Benefits of and Barriers to Compatible Management for Timber and Non-Timber Values in BC: Results of a Survey


  • Wendy Cocksedge Centre for Non-Timber Resources (CNTR)
  • Brian Titus
  • Darcy Mitchell



British Columbia, compatible management, forest management, non-timber forest products, silviculture, sustainable forest management.


Invitations to participate in a survey on forestry–non-timber forest product issues were issued to approximately 3500 individuals and organizations across British Columbia. There were 287 responses (8%), and detailed interviews were carried out with 26 respondents from among the 12 sectors that were identified. Almost half (43%) of the respondents practised or studied compatible management for timber and non-timber species. Benefits identified by respondents included economic diversification, application of sustainable forest management principles, contribution to attaining sustainable forest management certification, and enhancement of more values (economic, social, and ecological) than would be attained through timber management objectives alone. Barriers to compatible management included lack of financial incentives, legislation, policies, property rights, knowledge about non-timber forest products and capacity, as well as resistance to change within the forestry sector. Based on the survey responses, we recommend: (1) pilot studies to test the effectiveness of different access and stewardship arrangements; (2) clarification and strengthening of Aboriginal rights; (3) research on autecology, inventory methods, and economic valuation of non-timber forest products; (4) a stronger voice for the non-timber forest product sector; and (5) resolution of safety and insurance issues so that non-timber forest product harvesters can maintain access to managed land.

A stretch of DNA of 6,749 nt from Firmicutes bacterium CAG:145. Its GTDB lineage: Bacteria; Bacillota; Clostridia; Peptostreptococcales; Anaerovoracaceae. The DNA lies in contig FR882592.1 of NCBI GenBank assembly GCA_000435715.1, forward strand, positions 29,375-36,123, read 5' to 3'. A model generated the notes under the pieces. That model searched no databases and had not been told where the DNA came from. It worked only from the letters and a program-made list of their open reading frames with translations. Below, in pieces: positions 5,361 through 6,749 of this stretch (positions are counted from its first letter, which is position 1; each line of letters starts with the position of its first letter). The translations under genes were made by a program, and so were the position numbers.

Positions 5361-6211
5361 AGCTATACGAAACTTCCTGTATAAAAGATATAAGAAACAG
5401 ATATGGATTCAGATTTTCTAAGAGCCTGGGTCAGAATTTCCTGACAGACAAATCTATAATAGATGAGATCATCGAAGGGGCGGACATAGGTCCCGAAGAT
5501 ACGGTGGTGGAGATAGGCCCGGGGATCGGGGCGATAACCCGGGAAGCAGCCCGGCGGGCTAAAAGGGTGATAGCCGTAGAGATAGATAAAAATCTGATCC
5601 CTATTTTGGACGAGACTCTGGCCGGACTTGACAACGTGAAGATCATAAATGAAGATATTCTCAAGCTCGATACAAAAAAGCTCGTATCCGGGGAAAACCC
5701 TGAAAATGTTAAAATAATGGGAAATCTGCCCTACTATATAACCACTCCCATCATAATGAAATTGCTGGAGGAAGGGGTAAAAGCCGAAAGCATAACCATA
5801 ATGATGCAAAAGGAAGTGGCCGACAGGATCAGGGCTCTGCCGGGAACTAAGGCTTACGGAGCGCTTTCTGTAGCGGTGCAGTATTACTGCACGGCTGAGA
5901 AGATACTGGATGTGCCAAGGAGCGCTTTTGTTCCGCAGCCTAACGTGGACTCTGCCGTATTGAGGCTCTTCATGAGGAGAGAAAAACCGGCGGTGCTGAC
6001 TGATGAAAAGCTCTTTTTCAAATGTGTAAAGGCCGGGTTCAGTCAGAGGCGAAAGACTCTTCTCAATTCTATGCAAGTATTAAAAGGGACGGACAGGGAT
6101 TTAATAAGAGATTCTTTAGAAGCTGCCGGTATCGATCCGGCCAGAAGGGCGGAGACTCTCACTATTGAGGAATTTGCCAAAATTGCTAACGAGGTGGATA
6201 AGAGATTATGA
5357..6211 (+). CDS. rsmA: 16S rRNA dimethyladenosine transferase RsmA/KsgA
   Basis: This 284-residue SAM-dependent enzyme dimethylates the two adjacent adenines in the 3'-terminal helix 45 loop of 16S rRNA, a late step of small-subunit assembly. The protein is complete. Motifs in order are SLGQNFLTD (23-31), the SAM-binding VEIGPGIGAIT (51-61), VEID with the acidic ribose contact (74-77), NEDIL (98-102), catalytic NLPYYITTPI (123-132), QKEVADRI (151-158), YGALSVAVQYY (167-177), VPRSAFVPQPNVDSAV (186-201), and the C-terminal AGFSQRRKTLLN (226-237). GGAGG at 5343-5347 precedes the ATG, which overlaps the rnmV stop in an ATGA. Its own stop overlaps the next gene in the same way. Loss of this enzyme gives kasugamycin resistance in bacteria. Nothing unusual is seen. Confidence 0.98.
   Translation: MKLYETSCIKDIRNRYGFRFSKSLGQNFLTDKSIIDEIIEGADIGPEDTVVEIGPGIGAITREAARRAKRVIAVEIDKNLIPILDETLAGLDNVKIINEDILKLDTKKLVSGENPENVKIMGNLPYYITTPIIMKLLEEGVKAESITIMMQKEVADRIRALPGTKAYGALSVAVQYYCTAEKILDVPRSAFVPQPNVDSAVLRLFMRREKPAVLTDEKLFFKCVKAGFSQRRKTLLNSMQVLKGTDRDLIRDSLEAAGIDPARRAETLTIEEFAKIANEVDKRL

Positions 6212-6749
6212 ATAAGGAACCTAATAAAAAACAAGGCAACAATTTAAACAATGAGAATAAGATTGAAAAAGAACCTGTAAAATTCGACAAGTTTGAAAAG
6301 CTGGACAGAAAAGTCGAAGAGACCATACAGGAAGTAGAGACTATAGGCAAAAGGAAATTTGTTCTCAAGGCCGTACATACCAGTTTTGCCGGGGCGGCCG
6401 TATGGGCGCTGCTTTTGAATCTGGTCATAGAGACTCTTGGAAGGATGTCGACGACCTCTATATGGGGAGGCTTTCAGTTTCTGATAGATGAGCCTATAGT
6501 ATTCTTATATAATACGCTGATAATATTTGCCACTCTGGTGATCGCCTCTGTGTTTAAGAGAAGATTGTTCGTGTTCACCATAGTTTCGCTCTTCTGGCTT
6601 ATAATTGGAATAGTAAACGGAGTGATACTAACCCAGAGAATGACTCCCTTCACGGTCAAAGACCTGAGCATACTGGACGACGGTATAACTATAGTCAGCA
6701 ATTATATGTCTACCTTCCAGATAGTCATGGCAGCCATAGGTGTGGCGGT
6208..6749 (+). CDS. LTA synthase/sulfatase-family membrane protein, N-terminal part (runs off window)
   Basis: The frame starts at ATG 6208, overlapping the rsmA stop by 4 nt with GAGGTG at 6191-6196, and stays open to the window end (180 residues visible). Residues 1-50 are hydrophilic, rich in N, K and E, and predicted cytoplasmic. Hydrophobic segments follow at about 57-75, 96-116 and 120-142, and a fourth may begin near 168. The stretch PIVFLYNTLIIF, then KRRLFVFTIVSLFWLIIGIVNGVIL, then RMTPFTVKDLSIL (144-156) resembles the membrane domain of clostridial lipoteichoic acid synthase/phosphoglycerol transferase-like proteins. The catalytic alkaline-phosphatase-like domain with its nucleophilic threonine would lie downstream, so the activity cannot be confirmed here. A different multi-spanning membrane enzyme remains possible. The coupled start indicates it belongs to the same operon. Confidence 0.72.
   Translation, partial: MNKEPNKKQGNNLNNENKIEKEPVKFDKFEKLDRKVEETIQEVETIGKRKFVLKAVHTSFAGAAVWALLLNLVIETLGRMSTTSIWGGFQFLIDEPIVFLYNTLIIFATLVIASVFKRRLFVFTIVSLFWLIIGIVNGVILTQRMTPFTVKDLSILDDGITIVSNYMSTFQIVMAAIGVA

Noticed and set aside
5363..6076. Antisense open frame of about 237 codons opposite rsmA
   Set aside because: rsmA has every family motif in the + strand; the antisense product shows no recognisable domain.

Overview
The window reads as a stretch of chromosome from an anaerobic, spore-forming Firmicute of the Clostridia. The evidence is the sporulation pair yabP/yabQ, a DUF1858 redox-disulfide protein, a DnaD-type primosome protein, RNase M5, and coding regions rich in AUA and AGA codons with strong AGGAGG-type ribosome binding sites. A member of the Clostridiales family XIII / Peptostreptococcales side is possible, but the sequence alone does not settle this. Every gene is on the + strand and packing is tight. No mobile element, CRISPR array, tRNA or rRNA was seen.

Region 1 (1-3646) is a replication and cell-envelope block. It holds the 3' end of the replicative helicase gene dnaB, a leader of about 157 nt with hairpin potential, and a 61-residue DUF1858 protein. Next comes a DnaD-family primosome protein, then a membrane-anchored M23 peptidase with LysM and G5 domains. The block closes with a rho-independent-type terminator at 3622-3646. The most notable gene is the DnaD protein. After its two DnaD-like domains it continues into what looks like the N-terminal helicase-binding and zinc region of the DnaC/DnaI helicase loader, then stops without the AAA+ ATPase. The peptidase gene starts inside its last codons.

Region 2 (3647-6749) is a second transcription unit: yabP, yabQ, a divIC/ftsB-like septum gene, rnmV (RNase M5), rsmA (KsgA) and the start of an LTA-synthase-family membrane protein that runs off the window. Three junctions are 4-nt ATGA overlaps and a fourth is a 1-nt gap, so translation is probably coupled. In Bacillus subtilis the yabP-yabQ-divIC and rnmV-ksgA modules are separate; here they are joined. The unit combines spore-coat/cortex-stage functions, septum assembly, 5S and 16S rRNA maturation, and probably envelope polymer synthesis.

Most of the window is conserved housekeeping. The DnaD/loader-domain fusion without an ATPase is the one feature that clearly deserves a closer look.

Discussion Papers